Are Holiday Fragrances Leaving You Miserable?

Few things make the holiday feel more warm and intimate than candles. And with so many fragrance variations—apple cider, gingerbread, and Christmas tree to name a few—it’s hard to resist them!

Christmas candle

But if you find your health suffering when you are exposed to candles, you may need to keep your distance or develop some work-around strategies.

Here are some common signs of candle allergy:

  • Allergic rhinitis-type symptoms (runny or congested nose, sneezing)
  • Sinus pain or pressure
  • Irritated eyes (scratchy, watery)
  • Headache (or spinning, dizzy feeling)
  • Skin rash (eczema, etc.)
  • Difficulty breathing, wheezing, etc.

Reactions to candle and other scented items (like air fresheners or room sprays) likely stem from the body’s reaction to the chemicals in those items. Some scented items are an amalgam of hundreds of chemicals! Chemicals know as VOCs (volatile organic compounds) are often found in scented items. They have a similar effect as air pollution, irritating the airways and nasal passages.

So what to do if you really like candles but don’t like their effects on your health?

Here are a few ideas:

  • Opt for soy candles which tend to cause less reactions than paraffin candles.
  • Choose unscented, flameless candles. They gave you the same ambience as a regular candle without the scented emissions, and you don’t have to deal with the melting wax and fire hazards.
  • Choose candles made from essential oils which may not irritate your body as much as synthetic fragrances do.
  • Try single-note candles rather than those containing scent mixes. You may be able to find a fragrance or two that you don’t react to as much as others.

Reactions to fragrances are more common than you might think. Nearly 20 percent of the population reported adverse affects to their health from air fresheners. For asthma sufferers, that figure jumped to nearly 30 percent.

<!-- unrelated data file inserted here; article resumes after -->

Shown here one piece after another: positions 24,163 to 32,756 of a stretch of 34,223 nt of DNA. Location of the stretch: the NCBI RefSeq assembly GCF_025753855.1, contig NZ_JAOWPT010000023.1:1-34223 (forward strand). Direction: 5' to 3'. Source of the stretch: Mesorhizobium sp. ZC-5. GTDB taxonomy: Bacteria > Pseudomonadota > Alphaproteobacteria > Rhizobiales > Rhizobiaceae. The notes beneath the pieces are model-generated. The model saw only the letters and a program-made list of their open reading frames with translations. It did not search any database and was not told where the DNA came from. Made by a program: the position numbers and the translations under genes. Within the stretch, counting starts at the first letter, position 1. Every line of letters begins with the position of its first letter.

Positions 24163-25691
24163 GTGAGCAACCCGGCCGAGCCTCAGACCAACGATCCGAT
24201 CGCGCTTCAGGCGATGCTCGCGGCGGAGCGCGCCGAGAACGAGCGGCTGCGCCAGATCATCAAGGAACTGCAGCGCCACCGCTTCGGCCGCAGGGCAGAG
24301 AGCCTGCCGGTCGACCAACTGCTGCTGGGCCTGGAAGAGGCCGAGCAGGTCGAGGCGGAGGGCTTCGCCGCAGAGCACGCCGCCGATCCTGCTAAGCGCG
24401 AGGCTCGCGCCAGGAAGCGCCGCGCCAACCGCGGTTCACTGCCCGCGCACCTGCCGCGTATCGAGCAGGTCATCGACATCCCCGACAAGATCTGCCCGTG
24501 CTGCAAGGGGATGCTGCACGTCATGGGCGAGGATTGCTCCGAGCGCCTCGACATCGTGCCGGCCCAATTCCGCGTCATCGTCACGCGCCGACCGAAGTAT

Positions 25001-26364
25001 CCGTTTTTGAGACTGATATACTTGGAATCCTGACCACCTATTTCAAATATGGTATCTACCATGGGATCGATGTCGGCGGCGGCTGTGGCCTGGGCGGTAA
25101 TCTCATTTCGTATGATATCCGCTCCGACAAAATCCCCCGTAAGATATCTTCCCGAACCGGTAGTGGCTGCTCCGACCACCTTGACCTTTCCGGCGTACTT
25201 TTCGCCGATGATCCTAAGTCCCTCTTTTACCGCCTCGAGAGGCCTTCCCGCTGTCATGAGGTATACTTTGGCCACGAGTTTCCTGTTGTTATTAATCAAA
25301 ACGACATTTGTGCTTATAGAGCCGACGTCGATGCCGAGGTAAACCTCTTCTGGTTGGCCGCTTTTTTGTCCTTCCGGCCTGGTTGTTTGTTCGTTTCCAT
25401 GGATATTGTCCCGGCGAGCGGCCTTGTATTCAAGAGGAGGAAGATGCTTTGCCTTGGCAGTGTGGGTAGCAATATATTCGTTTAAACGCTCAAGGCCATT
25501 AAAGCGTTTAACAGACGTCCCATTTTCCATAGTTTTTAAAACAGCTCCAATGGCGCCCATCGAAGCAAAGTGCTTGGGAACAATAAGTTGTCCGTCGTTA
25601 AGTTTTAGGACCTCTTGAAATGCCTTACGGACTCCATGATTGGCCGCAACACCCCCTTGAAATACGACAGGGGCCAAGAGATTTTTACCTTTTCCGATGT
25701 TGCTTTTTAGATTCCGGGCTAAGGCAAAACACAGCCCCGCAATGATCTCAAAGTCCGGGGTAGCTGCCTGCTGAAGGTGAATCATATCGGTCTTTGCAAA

Contact AllergyEasy if allergic reactions to fragrances and other elements in your environment are consistently interfering with your well-being. You may be a candidate for allergy testing and treatment.

About The Author

Stuart H. Agren, M.D.

Stuart H. Agren, M.D. completed his undergraduate studies at the University of Utah and went on to earn his Doctor of Medicine from Tulane University School of Medicine in 1974. He completed additional training at L.D.S. Hospital in Salt Lake City, Utah and then established his private medical practice starting in 1975. Dr. Agren completed a mini-residency in Industrial Medicine at the Robert Johnson School of Medicine at Rutgers University and also completed training to become a certified Medical Review Officer.

Dr. Agren was the Medical Director at TRW and McDonnell Douglas in Mesa, Arizona and at Stauffer Chemical and Kennecott Copper in Salt Lake City, Utah. He also served as an adjunct faculty member at Arizona State University.

In his private medical practice, Dr. Agren specialized in family practice and allergy. In his work as a private practice allergist, he was one of the first doctors in the country to prescribe sublingual immunotherapy to his patients as an alternative to subcutaneous immunotherapy (allergy shots). He has also been a trailblazer in the field of food allergy treatment and research, developing a program to treat multiple food allergies simultaneously using sublingual immunotherapy. Dr. Agren has been featured on local CBS, NBC, and ABC news affiliates and won the peer-nominated “Top Doc” award from Phoenix Magazine.

After 20 years in private practice, Dr. Agren became the Founder and President of AllergyEasy, which helps primary care physicians around the country offer allergy testing and sublingual immunotherapy treatment to their patients. Over 200 physicians in over 32 states use the AllergyEasy program to help their patients overcome environmental and food allergies and asthma.